Location of Hino in Shiga Prefecture
|• Total||117.63 km2 (45.42 sq mi)|
|• Density||190/km2 (500/sq mi)|
|Time zone||Japan Standard Time (UTC+9)|
|City hall address||1-1 Kawara, Hino-cho, Gamou-gun, Shiga-ken
The town was founded on March 16, 1955 following the merger of surrounding villages.
Hino is a large isolated rural area nestled beside the Suzuka Mountain Range with the town's tallest peak being Mt. Watamuki (1,110m). The town has had a mercantile history like many other parts of Shiga which flourished during the Edo period.
Blumen Hugel (ブルーメの丘 Buruume no Oka?) is a German themed agricultural park offering some German import foods such as beer and cheese. There are also opportunities for making foods such as sausage and bread. Animals such as cows and horses can be seen as well as a variety of flowers.
Omi Hino Merchant Museum (近江日野商人館 Omihino Shoninkan?) is a museum dedicated to the history of the Hino Merchants.
Grimm Adventure Forest (グリム冒険の森 Gurimu Boken no Mori?) is a themed campground based on Grimm's Fairy Tales. It offers cottage and tent camping. There are many extra activities for children such as baking with a stone oven and dying fabrics.
Hino Festival (日野祭 Hino Matsuri?) is Hino's largest festival, and one of Shiga's biggest, held on May 2 and 3 every year. Large traditional floats called "hikiyama" are pulled through town. Many people from around Shiga and other prefectures come to watch this historic event.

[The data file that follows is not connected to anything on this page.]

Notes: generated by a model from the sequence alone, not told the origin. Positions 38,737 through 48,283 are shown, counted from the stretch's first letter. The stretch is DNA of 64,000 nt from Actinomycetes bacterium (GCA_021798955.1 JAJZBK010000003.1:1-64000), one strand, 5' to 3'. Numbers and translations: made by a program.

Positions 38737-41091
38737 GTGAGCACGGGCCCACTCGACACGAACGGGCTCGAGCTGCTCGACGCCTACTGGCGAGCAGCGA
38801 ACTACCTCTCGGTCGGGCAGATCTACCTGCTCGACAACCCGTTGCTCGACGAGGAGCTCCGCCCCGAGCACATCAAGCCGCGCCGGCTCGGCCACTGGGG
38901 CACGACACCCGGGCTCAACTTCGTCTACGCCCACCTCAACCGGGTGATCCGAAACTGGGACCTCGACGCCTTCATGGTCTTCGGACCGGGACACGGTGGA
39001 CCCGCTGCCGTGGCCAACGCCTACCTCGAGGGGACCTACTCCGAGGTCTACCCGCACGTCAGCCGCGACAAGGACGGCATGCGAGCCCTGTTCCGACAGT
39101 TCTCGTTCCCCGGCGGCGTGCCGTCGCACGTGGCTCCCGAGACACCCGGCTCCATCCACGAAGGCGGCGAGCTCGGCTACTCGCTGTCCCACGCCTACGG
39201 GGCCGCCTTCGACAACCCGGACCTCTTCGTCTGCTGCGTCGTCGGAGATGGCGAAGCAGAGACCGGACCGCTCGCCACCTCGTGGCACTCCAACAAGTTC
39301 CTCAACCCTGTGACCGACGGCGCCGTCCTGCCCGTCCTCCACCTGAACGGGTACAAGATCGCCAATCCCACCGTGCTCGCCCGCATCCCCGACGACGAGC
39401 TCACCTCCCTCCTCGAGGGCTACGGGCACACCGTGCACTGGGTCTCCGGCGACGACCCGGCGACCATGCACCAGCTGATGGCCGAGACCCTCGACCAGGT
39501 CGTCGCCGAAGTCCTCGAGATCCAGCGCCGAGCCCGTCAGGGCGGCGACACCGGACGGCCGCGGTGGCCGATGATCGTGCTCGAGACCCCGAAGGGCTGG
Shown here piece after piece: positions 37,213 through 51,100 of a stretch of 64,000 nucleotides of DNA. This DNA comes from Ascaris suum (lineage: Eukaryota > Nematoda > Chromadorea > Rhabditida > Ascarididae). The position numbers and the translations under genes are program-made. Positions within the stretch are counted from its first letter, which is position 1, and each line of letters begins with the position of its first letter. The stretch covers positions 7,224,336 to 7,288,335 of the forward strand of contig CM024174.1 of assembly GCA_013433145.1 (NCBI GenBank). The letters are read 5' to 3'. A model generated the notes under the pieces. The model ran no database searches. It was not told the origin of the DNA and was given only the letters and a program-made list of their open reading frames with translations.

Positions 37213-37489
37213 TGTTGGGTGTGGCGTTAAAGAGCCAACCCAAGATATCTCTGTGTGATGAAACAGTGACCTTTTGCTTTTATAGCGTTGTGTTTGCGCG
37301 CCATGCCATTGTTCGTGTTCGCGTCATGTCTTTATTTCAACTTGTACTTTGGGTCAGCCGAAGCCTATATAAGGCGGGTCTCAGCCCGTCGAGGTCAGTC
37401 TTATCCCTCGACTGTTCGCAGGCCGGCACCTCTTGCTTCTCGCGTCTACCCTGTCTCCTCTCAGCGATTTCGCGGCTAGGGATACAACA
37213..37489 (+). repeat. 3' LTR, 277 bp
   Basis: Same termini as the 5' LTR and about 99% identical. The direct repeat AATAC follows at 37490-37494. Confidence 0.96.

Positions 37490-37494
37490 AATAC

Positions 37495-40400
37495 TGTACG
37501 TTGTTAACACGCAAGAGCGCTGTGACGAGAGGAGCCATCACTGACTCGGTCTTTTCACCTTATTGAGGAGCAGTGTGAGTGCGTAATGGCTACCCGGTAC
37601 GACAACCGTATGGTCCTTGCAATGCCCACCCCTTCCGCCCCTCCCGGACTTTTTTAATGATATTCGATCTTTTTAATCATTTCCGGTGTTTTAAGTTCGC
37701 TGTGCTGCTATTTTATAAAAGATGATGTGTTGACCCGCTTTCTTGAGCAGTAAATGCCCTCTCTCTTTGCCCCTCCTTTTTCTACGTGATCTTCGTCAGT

Hino, being farther from the larger cities around Lake Biwa and main JR Biwako Line, offers less options for public transportation than most areas in Shiga. However the private Ohmi Railway company services the one and only train station in Hino, Hino Station. Trains run on average twice every hour, with slightly more frequency during common commuting times and with less during mid afternoon. Unfortunately the station was built roughly 3 km away from the town center which makes a bicycle, taxi or bus from the station a better option than the 25 minute walk. Bicycles can be rented near the station and can be taken on and off the Ohmi Train during certain times and locations making it possible to bring your own. The closest JR Train Station is Kibukawa located on the Kusatsu Line. It is about a 20-minute train ride from Hino Station. Taking the Ohmi Train is usually more expensive when compared to JR, but on weekends and holidays there is an option for a "Free Ticket" which allows a rider to get on and off anywhere along the train line for the whole day at one set price of 550 yen.
Ohmi Railway also runs buses which pick up and drop off at multiple points throughout Hino, including Hino Station. Buses run with about the same frequency as trains, making transportation planning inconvenient but while also allowing easier transfer to or from a bus at the train station. The main bus connects Kitabata-guchi, Hino Station, and Ōmi-Hachiman Station as well as many rural points in between. The bus takes about 50 minutes from Hino to Ōmihachiman.
Smaller inner-town buses also operate, but taking into consideration their infrequency, time and cost when compared to the overall size and points of interest of Hino, it is usually best to either walk, ride a bicycle or scooter, or drive a car if visiting multiple destinations.
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